The discovery of macromolecular targets for bioactive agents is currently a bottleneck for the informed design of chemical probes and drug leads. Typically, activity profiling against genetically manipulated cell lines or chemical proteomics is pursued to shed light on their biology and deconvolute drug–target networks. By taking advantage of the ever-growing wealth of publicly available bioactivity data, learning algorithms now provide an attractive means to generate statistically motivated research hypotheses and thereby prioritize biochemical screens. Here, we highlight recent successes in machine intelligence for target identification and discuss challenges and opportunities for drug discovery.
The human gastrointestinal tract hosts almost a trillion microorganisms, organized in a complex community known as the gut microbiota, an integral part of human physiology and metabolism. Indeed, disease-specific alterations in the gut microbiota have been observed in several chronic disorders, including obesity and inflammatory bowel diseases. Correcting these alterations could revert the development of such pathologies or alleviate their symptoms. Recently, the gut microbiota has been the target of drug discovery that goes beyond classic probiotic approaches. This short review examines the promises and limitations of the latest strategies designed to modulate the gut bacterial community, and it explores the druggability of the gut microbiota by focusing on the potential of small molecules and prebiotics.
Photodynamic therapy (PDT) is an approved medical technique to treat certain forms of cancer. It has been used to complement traditional anticancer modalities such as surgery, chemotherapy or radiotherapy, and in certain cases, to replace these treatments. One critical parameter of PDT is the photosensitizer (PS); historically, a purely organic macrocyclic tetrapyrrole-based structure. This short review surveys two recent clinical examples of metal complexes, namely TOOKAD®-Soluble and TLD-1433, which have ideal photophysical properties to act as PDT PSs. We highlight the important role played by the metal ions in the PS for PDT activity.
For two decades, diversity-oriented synthesis (DOS) has facilitated the assembly of small-molecule libraries comprising a variety of complex molecular architectures. Here, we describe some of the recent achievements in this field, many of which promise to contribute to the development of new chemical probes and drug leads. In particular, we report progress along several avenues of bioactive discovery that leverage topographically complex compounds generated using DOS and other methods. We also discuss advances in DNA-compatible chemistry that enable syntheses of more three-dimensionally complex and diverse DNA-encoded libraries. Continual innovation in organic chemistry will be required to both expand and exploit our understanding of biological systems.
Dynamical features of cell signaling are the essence of living organisms. To understand animal development, it is fundamental to investigate signaling dynamics . Robust reporters are required to visualize spatial and temporal dynamics of enzyme activities and protein–protein interactions involved in signaling pathways. In this review, we summarize recent development in the design of new classes of fluorescent reporters for imaging dynamic activities of proteases, kinases, and protein–protein interactions. These reporters operate on new physical and/or chemical principles; achieve large dynamic range, high brightness, and fast kinetics; and reveal spatiotemporal dynamics of signaling that is correlated with developmental events such as embryonic morphogenesis in live animals including and zebrafish. Therefore, many of these reporters are great tools for biological discovery and mechanistic understanding of animal development and disease progression.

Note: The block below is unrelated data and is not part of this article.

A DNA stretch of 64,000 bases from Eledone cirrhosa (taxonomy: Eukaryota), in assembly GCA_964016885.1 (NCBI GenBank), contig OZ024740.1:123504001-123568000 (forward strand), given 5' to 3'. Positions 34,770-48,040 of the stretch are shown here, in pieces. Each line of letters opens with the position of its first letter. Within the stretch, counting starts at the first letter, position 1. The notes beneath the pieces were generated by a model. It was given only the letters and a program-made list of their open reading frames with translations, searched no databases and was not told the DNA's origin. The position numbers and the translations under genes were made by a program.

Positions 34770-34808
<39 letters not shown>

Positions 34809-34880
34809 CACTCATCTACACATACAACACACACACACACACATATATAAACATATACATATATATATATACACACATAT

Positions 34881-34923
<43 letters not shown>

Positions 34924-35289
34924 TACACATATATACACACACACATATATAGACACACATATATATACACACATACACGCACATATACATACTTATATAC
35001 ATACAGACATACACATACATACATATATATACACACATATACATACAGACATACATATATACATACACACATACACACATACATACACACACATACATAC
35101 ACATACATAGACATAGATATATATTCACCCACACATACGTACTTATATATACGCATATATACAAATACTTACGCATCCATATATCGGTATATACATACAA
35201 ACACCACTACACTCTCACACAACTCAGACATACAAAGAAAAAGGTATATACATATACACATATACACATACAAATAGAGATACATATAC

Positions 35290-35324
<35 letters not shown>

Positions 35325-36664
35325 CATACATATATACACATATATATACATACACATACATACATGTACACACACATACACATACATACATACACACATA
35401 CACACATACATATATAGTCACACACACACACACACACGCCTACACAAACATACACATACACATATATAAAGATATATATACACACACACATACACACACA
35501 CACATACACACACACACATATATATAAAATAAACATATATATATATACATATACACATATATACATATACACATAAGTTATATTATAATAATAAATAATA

Stereotyped as a nexus of dNTP synthesis, the dual-subunit enzyme — ribonucleotide reductase (RNR) — is coming into view as a paradigm of oligomerization and moonlighting behavior. In the present issue of ‘omics’, we discuss what makes the larger subunit of this enzyme (RNR-α) so interesting, highlighting its emerging cellular interactome based on its unique oligomeric dynamism that dictates its compartment-specific occupations. Linking the history of the field with the multivariable nature of this exceedingly sophisticated enzyme, we further discuss implications of new data pertaining to DNA-damage response, S-phase checkpoints, and ultimately tumor suppression. We hereby hope to provide ideas for those interested in these fields and exemplify conceptual frameworks and tools that are useful to study RNR's broader roles in biology.
Understanding the molecular mechanisms of endogenous and environmental metabolites is crucial for basic biology and drug discovery. With the genome, proteome, and metabolome of many organisms being readily available, researchers now have the opportunity to dissect how key metabolites regulate complex cellular pathways . Nonetheless, characterizing the specific and functional protein targets of key metabolites associated with specific cellular phenotypes remains a major challenge. Innovations in chemical biology are now poised to address this fundamental limitation in physiology and disease. In this review, we highlight recent advances in chemoproteomics for targeted and proteome-wide analysis of metabolite–protein interactions that have enabled the discovery of unpredicted metabolite–protein interactions and facilitated the development of new small molecule therapeutics.